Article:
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INDUSTRY PULSE: Strong export finish led by energy, aircraft and metals

OTTAWA, Ont. December's export growth was fuelled largely by energy exports.


OTTAWA, Ont. December’s export growth was fuelled largely by energy exports.

Energy exports, which depressed export growth in November, rebounded 11.2% to a record high $9.3 billion in December, Statistics Canada records show. Excluding energy, exports would have grown at only half the pace they did, or by around 2.0%.

Energy products were a driving force behind export gains in 8 of the 12 months of 2005.

The increase in energy exports was led by a surge in natural gas shipments to the United States, which rose 11.9% to $4.1 billion. Volume and prices rose at the same pace for the month.

Crude petroleum exports improved for the third straight month, gaining 7.9% to a record $3.2 billion. The growth was primarily price driven.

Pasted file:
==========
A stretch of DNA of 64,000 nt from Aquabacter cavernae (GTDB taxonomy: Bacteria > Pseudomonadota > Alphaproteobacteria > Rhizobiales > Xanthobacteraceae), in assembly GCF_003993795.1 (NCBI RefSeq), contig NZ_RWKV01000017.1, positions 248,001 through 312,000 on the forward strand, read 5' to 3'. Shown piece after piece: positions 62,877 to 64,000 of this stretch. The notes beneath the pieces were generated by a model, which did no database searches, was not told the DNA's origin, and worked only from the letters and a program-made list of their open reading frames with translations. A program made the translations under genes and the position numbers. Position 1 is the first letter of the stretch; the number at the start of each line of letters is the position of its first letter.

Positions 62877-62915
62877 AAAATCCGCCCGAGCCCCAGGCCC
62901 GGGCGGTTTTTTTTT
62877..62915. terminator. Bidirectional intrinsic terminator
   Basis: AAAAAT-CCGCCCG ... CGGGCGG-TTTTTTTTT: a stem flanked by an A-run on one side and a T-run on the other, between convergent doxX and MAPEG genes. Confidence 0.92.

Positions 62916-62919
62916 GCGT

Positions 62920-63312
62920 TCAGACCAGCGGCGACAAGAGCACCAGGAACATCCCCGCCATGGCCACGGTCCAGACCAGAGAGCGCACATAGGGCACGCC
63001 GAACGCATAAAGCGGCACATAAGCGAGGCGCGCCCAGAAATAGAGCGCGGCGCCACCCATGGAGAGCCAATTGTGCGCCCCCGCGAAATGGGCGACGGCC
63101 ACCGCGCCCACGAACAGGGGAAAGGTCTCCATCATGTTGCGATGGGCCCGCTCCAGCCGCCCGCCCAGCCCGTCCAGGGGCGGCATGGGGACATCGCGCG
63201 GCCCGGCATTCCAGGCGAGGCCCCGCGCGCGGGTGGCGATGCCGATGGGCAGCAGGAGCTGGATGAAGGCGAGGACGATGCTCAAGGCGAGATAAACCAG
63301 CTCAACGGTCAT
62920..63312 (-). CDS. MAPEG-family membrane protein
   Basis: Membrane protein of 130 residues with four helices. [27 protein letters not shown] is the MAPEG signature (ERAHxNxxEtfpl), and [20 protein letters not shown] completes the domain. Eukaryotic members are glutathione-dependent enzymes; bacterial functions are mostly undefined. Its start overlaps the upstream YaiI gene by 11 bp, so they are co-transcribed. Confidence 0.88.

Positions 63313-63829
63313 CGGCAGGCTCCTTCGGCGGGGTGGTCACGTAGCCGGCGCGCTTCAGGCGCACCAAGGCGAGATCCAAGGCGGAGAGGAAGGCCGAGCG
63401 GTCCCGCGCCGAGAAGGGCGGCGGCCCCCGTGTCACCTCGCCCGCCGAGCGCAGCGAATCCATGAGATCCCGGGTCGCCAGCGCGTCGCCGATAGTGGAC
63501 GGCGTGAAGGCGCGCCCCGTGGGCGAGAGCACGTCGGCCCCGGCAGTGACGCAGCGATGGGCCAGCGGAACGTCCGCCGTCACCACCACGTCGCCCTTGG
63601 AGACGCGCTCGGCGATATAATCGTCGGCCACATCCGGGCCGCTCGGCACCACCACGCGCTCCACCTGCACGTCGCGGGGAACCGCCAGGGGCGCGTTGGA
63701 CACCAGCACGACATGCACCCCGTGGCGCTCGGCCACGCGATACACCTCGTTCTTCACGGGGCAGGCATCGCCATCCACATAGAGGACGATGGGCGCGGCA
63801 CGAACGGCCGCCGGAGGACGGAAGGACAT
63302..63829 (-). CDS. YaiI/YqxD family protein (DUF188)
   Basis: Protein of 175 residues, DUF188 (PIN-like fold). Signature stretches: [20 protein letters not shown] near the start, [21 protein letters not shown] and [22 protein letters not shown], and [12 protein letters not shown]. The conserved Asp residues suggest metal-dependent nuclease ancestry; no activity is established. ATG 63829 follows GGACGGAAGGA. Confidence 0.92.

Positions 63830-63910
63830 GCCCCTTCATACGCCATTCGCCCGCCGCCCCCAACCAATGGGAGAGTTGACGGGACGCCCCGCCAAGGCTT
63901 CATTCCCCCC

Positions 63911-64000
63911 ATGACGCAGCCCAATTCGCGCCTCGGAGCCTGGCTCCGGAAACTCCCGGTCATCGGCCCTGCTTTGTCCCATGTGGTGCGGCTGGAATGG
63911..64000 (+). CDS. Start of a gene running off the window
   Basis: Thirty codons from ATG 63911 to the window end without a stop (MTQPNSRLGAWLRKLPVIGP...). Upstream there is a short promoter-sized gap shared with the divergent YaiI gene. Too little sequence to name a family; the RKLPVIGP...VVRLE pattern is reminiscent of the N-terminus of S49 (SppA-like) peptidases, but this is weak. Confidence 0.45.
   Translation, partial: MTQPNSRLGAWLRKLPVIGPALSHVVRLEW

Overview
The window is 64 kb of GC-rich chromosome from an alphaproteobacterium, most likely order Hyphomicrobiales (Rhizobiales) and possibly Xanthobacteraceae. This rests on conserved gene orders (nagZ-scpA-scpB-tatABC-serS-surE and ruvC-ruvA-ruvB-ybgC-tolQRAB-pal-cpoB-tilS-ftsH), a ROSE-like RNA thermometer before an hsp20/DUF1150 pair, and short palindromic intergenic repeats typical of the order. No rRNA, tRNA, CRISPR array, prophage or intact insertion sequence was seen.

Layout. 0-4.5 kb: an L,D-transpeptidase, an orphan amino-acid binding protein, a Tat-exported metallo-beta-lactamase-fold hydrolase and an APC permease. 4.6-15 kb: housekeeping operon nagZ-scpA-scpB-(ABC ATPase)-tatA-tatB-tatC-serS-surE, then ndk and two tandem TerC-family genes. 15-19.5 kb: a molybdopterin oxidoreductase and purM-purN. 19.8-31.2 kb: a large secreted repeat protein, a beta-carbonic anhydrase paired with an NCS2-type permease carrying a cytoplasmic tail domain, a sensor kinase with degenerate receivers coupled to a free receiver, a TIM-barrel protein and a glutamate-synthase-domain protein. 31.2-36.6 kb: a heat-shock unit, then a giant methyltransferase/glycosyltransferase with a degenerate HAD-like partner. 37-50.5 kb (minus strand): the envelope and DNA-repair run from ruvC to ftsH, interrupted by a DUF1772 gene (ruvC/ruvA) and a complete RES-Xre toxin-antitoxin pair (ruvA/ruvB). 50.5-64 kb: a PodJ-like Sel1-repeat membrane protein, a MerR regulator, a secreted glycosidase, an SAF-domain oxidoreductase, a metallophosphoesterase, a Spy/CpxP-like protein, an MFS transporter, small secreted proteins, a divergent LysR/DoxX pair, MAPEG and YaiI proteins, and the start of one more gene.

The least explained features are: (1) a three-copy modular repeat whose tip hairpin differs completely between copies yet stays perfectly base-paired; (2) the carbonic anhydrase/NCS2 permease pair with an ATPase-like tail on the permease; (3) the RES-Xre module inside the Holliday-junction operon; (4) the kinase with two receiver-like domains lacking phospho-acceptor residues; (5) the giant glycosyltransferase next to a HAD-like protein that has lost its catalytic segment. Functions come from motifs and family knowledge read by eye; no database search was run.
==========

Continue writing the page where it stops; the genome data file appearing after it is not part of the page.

Machinery and equipment exports grew for the third straight month, rising 3.1% to $8.2 billion. This was a result of strong exports of aircraft, engines and parts, which rose 37.0% to $1.3 billion, along with exports of telecommunications and related equipment which jumped 5.6% to $1.2 billion.

Exports of industrial goods and materials reached record levels, rising 2.7% to $7.4 billion. The growth was widespread among metals and alloys, metal ores and chemicals, plastics and fertilizers.

Forestry products posted a 4.3% gain in December, reaching $3.1 billion. Lumber and sawmill products led the increase with a 5.3% jump to $1.6 billion.

On the down side, exports of automotive products declined following five monthly increases, slipping 1.5% to $7.8 billion. Passenger autos and chassis were the main contributors, dropping 4.1% to $4.2 billion. However, exports of motor vehicle parts rebounded after two months of decline with a 3.5% increase to $2.2 billion.


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